Arthritis
Arthritis

Arthritis

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 Arthritis is inflammation of one or more of your joints. The main symptoms of arthritis are joint pain and stiffness, which typically worsen with age. The most common types of arthritis are osteoarthritis and rheumatoid arthritis.

Osteoarthritis causes cartilage — the hard, slippery tissue that covers the ends of bones where they form a joint — to break down. Rheumatoid arthritis is an autoimmune disorder that first targets the lining of joints (synovium).

Uric acid crystals, infections or underlying disease, such as psoriasis or lupus, can cause other types of arthritis.

Treatments vary depending on the type of arthritis. The main goals of arthritis treatments are to reduce symptoms and improve quality of life.

Symptoms

The most common signs and symptoms of arthritis involve the joints. Depending on the type of arthritis you have, your signs and symptoms may include:

  • Pain
  • Stiffness
  • Swelling
  • Redness
  • Decreased range of motion

Causes

The two main types of arthritis — osteoarthritis and rheumatoid arthritis — damage joints in different ways.

Osteoarthritis

The most common type of arthritis, osteoarthritis involves wear-and-tear damage to your joint's cartilage — the hard, slick coating on the ends of bones. Enough damage can result in bone grinding directly on bone, which causes pain and restricted movement. This wear and tear can occur over many years, or it can be hastened by a joint injury or infection.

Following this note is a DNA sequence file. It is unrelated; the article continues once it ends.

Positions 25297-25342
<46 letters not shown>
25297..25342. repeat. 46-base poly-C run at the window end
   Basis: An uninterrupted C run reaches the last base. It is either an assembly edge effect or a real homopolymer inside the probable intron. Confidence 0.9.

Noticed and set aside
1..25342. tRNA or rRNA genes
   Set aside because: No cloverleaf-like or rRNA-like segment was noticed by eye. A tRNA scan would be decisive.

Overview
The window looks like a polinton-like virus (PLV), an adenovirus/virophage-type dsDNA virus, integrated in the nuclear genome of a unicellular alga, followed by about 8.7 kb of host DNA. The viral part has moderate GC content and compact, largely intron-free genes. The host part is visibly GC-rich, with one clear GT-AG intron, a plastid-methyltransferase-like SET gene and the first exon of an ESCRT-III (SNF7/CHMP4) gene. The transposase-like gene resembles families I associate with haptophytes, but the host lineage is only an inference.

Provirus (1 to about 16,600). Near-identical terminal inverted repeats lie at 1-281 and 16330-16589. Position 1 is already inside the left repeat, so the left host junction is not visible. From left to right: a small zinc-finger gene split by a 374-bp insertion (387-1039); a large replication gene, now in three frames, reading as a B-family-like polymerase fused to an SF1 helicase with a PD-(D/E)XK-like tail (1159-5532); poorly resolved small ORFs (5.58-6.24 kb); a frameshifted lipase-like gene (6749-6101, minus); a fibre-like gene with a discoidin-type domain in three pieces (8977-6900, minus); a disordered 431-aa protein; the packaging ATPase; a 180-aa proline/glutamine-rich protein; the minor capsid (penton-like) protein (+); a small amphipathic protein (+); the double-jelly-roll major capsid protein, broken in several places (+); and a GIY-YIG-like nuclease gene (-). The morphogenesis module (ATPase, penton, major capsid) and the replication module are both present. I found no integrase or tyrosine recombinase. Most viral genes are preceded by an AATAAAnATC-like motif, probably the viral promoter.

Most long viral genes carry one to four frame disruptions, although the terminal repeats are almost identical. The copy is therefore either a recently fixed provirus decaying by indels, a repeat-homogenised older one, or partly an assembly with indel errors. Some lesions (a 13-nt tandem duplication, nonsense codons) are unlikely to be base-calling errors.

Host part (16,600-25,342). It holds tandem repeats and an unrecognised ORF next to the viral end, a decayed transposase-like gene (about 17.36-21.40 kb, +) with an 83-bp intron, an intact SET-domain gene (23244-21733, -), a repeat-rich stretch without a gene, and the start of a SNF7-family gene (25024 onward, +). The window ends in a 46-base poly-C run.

Rheumatoid arthritis

In rheumatoid arthritis, the body's immune system attacks the lining of the joint capsule, a tough membrane that encloses all the joint parts. This lining, known as the synovial membrane, becomes inflamed and swollen. The disease process can eventually destroy cartilage and bone within the joint.

Diagnosis

During the physical exam, your doctor will check your joints for swelling, redness and warmth. He or she will also want to see how well you can move your joints. Depending on the type of arthritis suspected, your doctor may suggest some of the following tests.

Laboratory tests

The analysis of different types of body fluids can help pinpoint the type of arthritis you may have. Fluids commonly analyzed include blood, urine and joint fluid. To obtain a sample of your joint fluid, your doctor will cleanse and numb the area before inserting a needle in your joint space to withdraw some fluid (aspiration).

Imaging

These types of tests can detect problems within your joint that may be causing your symptoms. Examples include:

  • X-rays. Using low levels of radiation to visualize bone, X-rays can show cartilage loss, bone damage and bone spurs. X-rays may not reveal early arthritic damage, but they are often used to track progression of the disease.
  • Computerized tomography (CT). CT scanners take X-rays from many different angles and combine the information to create cross-sectional views of internal structures. CTs can visualize both bone and the surrounding soft tissues.
  • Magnetic resonance imaging (MRI). Combining radio waves with a strong magnetic field, MRI can produce more-detailed cross-sectional images of soft tissues such as cartilage, tendons and ligaments.